It is certain, your darling is a pure genius. Finally, this is what you believe. According to a study, we greatly overestimate the IQ of our lover. Enough to reinforce the saying that love is blind.
It is well known that we greatly overestimate our own intelligence. According to a 2018 study, 65% of Americans say they are smarter than the average. A cognitive bias further reinforced in the most incompetent people: the more you are ignorant, the more you think you know much better than others on all kinds of subjects.
A phenomenon well known as the Dunning-Kruger effect, highlighted in 1999 by the two eponymous psychologists and which regained popularity with the election of Trump. “I see myself, not as intelligent, but as a genius”, had thus tweeted the American president in January 2018.
38 more IQ points
But this blindness extends beyond our own ego: it also leads us to believe that our lover is far more intelligent than he or she is in reality. In an article in the journal Intelligence, two researchers from the University of Warsaw and Western Australia asked 218 heterosexual couples, together for an average of 6 years and 25% of whom were married, to assess their own intelligence and that of their partner on an IQ scale. Not surprisingly, participants overestimated their own IQ by 30 points. But more surprisingly, they were even more deluded about their partner’s score: women thus overvalued the IQ of their darling by 38 points and men that of their partner by 36 points.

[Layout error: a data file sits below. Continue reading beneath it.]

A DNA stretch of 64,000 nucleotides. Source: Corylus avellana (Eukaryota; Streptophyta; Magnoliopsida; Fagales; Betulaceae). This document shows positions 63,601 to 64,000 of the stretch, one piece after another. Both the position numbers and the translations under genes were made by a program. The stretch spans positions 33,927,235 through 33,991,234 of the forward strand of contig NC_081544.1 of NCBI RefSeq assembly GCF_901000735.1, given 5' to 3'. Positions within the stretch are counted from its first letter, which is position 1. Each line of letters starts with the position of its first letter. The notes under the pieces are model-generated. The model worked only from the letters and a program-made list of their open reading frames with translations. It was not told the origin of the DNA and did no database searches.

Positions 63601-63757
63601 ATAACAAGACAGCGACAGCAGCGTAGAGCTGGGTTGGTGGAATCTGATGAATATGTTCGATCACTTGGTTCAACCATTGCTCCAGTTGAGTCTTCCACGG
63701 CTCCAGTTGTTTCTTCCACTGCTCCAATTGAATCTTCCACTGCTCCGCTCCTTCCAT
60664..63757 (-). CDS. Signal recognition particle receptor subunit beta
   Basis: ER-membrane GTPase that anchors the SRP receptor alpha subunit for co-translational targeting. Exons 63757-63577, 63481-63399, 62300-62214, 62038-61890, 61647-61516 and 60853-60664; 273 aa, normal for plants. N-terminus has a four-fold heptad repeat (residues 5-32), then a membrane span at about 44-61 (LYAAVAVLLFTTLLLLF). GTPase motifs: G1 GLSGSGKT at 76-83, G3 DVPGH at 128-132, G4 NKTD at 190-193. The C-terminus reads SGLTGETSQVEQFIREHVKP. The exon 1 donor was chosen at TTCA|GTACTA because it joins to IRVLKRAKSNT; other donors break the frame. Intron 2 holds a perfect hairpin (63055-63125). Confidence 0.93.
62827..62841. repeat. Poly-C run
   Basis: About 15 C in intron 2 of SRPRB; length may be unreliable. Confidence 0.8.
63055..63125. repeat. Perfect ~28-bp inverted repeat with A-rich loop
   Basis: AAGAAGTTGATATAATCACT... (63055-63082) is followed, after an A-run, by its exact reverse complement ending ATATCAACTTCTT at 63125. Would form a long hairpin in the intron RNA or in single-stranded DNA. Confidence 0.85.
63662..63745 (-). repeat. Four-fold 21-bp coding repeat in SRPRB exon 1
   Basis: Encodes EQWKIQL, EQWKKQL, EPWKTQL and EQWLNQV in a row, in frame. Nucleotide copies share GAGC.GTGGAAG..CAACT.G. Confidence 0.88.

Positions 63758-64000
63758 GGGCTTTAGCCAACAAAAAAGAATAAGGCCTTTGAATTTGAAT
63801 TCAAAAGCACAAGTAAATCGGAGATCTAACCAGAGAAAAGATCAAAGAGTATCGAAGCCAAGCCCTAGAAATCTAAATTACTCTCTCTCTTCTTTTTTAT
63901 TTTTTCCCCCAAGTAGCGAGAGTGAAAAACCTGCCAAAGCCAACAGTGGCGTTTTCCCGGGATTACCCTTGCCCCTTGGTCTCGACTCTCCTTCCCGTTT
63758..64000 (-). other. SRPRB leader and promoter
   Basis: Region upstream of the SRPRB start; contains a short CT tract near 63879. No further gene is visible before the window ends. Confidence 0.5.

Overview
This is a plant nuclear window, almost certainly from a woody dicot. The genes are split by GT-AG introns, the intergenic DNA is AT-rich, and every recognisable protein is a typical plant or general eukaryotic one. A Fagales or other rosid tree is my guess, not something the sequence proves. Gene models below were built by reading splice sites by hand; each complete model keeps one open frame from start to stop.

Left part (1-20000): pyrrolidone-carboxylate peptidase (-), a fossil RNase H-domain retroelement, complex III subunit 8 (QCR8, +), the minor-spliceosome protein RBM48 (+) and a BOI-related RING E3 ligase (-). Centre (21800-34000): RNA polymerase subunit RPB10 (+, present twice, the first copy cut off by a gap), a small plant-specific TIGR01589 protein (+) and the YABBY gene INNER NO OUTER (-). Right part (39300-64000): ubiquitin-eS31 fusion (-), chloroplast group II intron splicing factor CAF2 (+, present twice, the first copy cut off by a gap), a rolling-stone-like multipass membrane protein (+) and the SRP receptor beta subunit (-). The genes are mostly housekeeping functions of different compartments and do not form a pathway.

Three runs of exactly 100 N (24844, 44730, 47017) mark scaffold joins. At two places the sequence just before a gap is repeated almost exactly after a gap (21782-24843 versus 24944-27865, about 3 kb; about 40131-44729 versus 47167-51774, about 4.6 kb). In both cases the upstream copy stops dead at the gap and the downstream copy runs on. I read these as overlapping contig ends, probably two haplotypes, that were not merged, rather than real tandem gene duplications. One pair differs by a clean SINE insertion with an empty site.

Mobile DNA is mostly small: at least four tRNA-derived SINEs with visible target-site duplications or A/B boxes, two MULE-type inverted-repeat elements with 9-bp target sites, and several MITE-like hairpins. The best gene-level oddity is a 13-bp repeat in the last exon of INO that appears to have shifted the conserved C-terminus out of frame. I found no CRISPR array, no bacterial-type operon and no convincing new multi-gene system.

Intellectual compatibility means harmony in the couple?
According to evolutionary theory, women should, however, be more gifted at discerning the intelligence of their partner, since they are responsible for choosing the “right” genes to pass on to their offspring. According to the results of this study, this is not the case. In reality, we tend to choose people who have an intellectual level close to ours.
This preference is observed both for the real score and for the supposed IQ score, which seems after all logical when we know that couples are formed largely within the same social class or the same level of education. Unfortunately, this intellectual compatibility is in no way linked to the level of satisfaction in the couple, reports the study.
Ultimately, this tendency to overestimate the intelligence of our alter ego is perhaps only an additional way of enhancing oneself, suggest the authors. Or maybe to make the couple last? A previous study explains that women who idealize their spouse are more in love and less likely to see their love decline than in couples more realistic about the faults of their half. To live happily, must we live in illusion?